The role of protons in fast and slow gating of the Torpedo chloride channel ClC-0.
Zifarelli G., Pusch M.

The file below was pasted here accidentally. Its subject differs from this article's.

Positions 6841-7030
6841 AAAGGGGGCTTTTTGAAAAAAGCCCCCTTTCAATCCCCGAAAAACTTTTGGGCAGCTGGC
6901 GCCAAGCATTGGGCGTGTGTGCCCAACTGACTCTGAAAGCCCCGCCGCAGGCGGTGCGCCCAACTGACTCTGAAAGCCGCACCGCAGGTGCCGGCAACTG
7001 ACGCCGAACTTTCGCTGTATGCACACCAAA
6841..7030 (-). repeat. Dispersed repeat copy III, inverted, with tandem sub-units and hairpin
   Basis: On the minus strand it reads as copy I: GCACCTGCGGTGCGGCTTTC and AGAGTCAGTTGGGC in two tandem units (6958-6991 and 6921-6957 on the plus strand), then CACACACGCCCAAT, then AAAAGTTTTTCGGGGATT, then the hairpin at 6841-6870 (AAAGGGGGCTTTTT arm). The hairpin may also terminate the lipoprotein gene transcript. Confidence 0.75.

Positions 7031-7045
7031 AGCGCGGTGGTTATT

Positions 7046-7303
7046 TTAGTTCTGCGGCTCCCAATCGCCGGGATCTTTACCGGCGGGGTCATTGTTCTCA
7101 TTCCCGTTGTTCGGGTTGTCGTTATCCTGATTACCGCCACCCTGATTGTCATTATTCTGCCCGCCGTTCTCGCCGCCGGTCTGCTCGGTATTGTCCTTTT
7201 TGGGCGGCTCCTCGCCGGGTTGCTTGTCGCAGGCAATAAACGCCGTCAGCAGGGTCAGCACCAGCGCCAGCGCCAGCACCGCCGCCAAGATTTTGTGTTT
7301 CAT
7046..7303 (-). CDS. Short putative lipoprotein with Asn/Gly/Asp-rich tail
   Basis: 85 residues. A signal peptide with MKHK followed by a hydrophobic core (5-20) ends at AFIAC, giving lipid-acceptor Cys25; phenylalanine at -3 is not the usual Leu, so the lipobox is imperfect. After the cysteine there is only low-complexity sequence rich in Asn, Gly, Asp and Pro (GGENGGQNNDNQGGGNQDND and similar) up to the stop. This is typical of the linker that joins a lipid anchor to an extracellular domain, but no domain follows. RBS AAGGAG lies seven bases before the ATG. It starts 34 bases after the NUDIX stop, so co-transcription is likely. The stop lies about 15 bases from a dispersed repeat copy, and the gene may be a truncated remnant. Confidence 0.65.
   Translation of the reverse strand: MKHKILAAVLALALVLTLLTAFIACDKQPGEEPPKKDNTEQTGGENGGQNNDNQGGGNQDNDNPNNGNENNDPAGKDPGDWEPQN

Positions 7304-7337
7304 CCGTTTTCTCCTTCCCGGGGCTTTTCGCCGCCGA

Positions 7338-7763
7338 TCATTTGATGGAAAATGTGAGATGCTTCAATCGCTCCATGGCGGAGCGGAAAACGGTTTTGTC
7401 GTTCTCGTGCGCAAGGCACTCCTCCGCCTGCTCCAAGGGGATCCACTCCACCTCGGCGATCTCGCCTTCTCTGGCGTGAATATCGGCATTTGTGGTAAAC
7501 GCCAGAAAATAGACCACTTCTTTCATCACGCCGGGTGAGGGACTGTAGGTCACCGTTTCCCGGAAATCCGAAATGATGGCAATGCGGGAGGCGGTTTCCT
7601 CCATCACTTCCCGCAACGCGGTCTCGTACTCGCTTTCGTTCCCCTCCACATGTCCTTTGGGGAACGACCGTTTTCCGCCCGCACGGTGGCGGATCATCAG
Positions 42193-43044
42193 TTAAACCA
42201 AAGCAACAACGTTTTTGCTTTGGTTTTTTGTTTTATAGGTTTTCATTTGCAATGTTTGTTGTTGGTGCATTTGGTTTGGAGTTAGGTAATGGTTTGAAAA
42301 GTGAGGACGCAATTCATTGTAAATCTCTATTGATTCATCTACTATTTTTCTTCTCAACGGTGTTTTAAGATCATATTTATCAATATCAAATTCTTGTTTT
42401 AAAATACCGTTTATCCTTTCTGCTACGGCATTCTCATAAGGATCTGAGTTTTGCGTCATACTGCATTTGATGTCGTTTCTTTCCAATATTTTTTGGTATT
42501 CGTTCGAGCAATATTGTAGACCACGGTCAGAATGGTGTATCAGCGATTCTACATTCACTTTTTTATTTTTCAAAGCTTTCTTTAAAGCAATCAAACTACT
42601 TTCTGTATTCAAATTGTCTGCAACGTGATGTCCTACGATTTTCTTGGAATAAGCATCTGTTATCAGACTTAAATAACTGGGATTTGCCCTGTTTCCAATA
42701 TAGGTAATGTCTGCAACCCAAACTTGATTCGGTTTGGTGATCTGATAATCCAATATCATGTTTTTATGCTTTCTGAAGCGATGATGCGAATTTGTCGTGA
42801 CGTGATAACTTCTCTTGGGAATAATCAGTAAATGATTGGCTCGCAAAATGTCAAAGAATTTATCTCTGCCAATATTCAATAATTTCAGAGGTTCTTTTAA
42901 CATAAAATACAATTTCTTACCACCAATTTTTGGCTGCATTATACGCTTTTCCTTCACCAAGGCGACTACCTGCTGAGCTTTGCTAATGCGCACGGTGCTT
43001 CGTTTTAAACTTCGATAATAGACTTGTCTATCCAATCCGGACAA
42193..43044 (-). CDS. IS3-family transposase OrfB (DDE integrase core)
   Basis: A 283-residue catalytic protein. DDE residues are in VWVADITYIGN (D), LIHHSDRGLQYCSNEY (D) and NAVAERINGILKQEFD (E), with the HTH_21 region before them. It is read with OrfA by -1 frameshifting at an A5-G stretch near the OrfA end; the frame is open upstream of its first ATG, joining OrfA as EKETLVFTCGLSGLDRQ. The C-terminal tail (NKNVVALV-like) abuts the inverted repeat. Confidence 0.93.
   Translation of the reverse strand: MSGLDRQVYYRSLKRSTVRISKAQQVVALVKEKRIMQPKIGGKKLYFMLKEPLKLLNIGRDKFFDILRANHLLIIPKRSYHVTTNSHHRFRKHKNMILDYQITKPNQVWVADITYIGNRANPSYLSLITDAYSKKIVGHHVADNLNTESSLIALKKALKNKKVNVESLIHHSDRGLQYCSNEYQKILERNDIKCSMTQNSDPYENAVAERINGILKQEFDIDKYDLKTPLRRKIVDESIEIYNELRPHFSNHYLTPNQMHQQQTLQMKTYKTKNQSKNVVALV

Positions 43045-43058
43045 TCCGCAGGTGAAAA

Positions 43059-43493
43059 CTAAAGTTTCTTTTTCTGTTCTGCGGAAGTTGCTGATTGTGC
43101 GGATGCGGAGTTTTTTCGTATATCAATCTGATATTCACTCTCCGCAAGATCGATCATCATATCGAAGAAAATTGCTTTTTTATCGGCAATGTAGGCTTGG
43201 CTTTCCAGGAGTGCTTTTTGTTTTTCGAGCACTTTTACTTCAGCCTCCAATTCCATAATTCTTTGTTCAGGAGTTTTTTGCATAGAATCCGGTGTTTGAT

Transmembrane proton transport is of fundamental importance for life. The list of H(+) transporting proteins has been recently expanded with the discovery that some members of the CLC gene family are stoichiometrically coupled Cl(-)/H(+) antiporters. Other CLC proteins are instead passive Cl(-) selective anion channels. The gating of these CLC channels is, however, strongly regulated by pH, likely reflecting the evolutionary relationship with CLC Cl(-)/H(+) antiporters. The role of protons in the gating of the model Torpedo channel ClC-0 is best understood. ClC-0 is a homodimer with separate pores in each subunit. Each protopore can be opened and closed independently from the other pore by a "fast gate". A common, slow gate acts on both pores simultaneously. The opening of the fast gate is controlled by a critical glutamate (E166), whose protonation state determines the fast gate's pH dependence. Extracellular protons likely can arrive directly at E166. In contrast, protonation of E166 from the inside has been proposed to be mediated by the dissociation of an intrapore water molecule. The OH(-) anion resulting from the water dissociation is stabilized in one of the anion binding sites of the channel, competing with intracellular Cl(-) ions. The pH dependence of the slow gate is less well understood. It has been shown that proton translocation drives irreversible gating transitions associated with the slow gate. However, the relationship of the fast gate's pH dependence on the proton translocation and the molecular basis of the slow gate remain to be discovered.